The CLSI recommended quality control strain ATCC 25923 (#2) was included each time and gave zone of inhibition diameter within the expected range (29-35 mm) . &The zone edge test was also applied and the edge of the zone of inhibition was observed. S. aureus ATCC 29213 (#1) was used as a positive control for the zone edge test (sharp edge), and ATCC 25923 (#2) as a negative control (fuzzy edge). ‘β’ denotes β-lactamase producing strain. To ascertain whether isolates producing detectable amounts
of β-lactamases would show altered disk diffusion results, we performed disk-diffusion assays for the predicted ‘cefazolin selleck kinase inhibitor less active’ isolates (#1, #6, #18, #19, #20) (Figure 2)
of the β-LEAF assay using both ‘induced’ and ‘un-induced’ growth cultures as inoculum respectively (conventional AST is usually performed using ‘un-induced’ inoculums). This would also verify if observed discrepancy in antibiotic activity/susceptibility prediction between the β-LEAF assay and disk-diffusion was caused Talazoparib by the different induction statuses (β-LEAF assay = induced growth cultures, disk diffusion assays = standard growth, see Methods). Using induced cultures as starting inoculum, however, did not change the results of cefazolin AST, compared to using standard (un-induced) inoculum (Additional file 3: Table S1). β-lactamase detection is an important screening test, and the zone edge test (using penicillin) has recently been included in the CLSI guidelines for this purpose. [41, 42]. A sharply demarcated zone edge in disk diffusion assays correlates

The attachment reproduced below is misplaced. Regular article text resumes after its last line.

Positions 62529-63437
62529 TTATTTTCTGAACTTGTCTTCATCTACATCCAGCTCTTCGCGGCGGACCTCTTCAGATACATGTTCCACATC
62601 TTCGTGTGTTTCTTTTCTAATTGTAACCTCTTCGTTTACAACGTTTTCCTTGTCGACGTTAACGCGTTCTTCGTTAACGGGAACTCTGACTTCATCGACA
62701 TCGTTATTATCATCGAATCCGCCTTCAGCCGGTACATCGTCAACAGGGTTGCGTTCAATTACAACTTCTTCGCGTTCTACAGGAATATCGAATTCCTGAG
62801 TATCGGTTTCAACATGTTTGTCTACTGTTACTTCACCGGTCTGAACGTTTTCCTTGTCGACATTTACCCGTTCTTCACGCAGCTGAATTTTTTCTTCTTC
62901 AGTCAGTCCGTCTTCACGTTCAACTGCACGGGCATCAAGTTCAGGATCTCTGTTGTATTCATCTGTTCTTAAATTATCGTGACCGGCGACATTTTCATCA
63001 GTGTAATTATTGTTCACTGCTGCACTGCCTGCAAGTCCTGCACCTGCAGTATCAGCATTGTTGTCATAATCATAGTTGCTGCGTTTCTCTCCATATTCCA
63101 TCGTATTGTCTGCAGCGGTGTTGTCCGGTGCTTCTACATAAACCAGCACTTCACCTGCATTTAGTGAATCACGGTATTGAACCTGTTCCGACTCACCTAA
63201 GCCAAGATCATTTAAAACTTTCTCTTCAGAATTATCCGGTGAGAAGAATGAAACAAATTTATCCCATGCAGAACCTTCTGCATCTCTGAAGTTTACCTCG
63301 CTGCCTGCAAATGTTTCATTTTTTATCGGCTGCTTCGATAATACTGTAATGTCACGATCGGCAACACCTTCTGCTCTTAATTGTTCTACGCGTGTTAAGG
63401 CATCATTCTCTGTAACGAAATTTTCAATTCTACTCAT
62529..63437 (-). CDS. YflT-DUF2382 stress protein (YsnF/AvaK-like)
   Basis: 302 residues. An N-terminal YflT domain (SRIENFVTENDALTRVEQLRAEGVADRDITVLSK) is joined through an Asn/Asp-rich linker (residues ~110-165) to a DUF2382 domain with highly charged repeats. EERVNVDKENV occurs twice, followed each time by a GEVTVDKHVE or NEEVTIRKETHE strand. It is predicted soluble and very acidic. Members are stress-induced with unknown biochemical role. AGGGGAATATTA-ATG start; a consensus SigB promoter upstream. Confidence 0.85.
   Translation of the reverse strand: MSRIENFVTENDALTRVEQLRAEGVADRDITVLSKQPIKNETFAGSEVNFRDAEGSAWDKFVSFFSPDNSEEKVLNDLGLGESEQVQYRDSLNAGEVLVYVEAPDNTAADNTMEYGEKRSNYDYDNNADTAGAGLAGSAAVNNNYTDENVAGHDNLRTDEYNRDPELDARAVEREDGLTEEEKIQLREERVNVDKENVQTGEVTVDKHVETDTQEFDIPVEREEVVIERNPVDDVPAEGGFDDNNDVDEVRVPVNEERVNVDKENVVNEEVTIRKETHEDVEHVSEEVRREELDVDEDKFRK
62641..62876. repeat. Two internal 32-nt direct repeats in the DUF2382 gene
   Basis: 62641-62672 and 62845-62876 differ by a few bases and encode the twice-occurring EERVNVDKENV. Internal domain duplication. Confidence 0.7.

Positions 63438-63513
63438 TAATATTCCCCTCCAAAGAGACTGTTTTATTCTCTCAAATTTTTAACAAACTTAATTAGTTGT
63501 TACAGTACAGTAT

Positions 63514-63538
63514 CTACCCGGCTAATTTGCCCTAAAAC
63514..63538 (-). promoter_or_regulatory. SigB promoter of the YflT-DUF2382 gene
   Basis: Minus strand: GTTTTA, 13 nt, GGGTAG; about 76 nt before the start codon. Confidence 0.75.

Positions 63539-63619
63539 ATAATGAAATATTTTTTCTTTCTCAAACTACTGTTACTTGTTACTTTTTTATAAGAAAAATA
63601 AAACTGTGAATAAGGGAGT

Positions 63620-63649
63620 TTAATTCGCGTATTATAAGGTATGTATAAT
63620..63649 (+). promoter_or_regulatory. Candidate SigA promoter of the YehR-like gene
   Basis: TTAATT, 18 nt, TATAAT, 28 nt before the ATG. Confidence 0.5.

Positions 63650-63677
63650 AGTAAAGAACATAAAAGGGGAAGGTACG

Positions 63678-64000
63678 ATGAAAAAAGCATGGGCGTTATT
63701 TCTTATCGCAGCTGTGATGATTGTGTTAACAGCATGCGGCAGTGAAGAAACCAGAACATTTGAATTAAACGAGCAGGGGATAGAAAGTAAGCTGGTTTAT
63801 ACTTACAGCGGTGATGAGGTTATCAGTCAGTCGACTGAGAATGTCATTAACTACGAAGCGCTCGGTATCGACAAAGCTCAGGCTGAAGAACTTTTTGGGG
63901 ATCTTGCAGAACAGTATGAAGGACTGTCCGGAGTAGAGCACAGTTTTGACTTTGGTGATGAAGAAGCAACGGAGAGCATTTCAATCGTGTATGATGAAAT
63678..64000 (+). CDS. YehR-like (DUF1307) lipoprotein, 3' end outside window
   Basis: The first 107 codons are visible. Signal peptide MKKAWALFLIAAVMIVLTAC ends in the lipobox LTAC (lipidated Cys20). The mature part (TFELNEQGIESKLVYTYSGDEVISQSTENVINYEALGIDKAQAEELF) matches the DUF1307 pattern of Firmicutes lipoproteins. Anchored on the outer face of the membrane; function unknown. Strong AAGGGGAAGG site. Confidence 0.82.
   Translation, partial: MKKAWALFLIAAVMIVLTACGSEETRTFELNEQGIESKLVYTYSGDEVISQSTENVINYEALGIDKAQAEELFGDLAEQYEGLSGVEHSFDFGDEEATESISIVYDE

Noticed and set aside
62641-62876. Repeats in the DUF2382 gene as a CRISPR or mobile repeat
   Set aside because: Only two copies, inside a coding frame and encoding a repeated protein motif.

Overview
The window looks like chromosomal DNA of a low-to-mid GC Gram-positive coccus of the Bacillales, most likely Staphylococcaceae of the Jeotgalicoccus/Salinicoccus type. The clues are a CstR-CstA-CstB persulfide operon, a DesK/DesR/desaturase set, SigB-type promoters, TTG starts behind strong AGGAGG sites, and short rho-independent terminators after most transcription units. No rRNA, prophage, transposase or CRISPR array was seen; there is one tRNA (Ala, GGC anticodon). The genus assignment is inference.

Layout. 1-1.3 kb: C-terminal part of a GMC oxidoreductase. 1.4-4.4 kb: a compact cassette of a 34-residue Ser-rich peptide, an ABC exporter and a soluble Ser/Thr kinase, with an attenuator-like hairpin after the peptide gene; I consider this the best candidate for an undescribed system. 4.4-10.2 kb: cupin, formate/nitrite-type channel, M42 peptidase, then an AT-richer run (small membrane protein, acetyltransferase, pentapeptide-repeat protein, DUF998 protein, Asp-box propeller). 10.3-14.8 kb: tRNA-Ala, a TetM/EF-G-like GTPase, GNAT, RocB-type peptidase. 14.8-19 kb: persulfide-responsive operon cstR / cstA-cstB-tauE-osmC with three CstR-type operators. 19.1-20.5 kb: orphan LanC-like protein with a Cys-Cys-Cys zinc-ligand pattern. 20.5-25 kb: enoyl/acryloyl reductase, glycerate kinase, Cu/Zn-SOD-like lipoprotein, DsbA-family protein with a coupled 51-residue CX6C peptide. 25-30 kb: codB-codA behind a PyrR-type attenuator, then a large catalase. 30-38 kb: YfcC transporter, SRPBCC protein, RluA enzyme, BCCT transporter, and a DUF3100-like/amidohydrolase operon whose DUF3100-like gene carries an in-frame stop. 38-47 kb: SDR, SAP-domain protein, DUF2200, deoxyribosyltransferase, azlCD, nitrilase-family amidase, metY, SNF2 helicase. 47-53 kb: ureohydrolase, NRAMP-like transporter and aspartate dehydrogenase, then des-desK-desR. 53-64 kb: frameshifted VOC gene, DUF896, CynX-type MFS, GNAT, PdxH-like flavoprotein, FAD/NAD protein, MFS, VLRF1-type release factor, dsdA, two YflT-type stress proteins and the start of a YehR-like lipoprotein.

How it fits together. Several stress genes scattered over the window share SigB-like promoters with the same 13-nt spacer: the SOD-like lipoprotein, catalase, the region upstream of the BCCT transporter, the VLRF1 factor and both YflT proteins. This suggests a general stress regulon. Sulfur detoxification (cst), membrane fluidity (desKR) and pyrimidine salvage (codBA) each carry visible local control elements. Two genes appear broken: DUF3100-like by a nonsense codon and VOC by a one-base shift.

well with β-lactamase production [41, 42, 55]. Based on this criterion, a sharp zone edge for isolates #1, #6, #18, #19, and #20 was seen, designating them lactamase producers (Table 3, Additional file 2: Figure S2). The same set of isolates was predicted to be ‘cefazolin less active’ and lactamase producers using the β-LEAF assay and nitrocefin tests (Figure 2, Table 1 (nitrocefin test results), Table 2). Thus, the disk-diffusion test results on the whole, with results from cefazolin susceptibility and zone edge tests taken together, corresponded with the β-LEAF assay predictions, O-methylated flavonoid as by virtue of β-lactamase production respective isolates may show some degree of resistance to cefazolin. Table 2 summarises comparison of results for β-lactamase production (columns 2–4) and cefazolin susceptibility/activity (columns 5–6), along with the β-lactamase genotypes (column 1) for all isolates in the study. Overall, the results from the rapid β-LEAF assay were consistent with results from the standard methods, validating the methodology. However, the presence of the blaZ gene did not always correlate with a lactamase positive phenotype.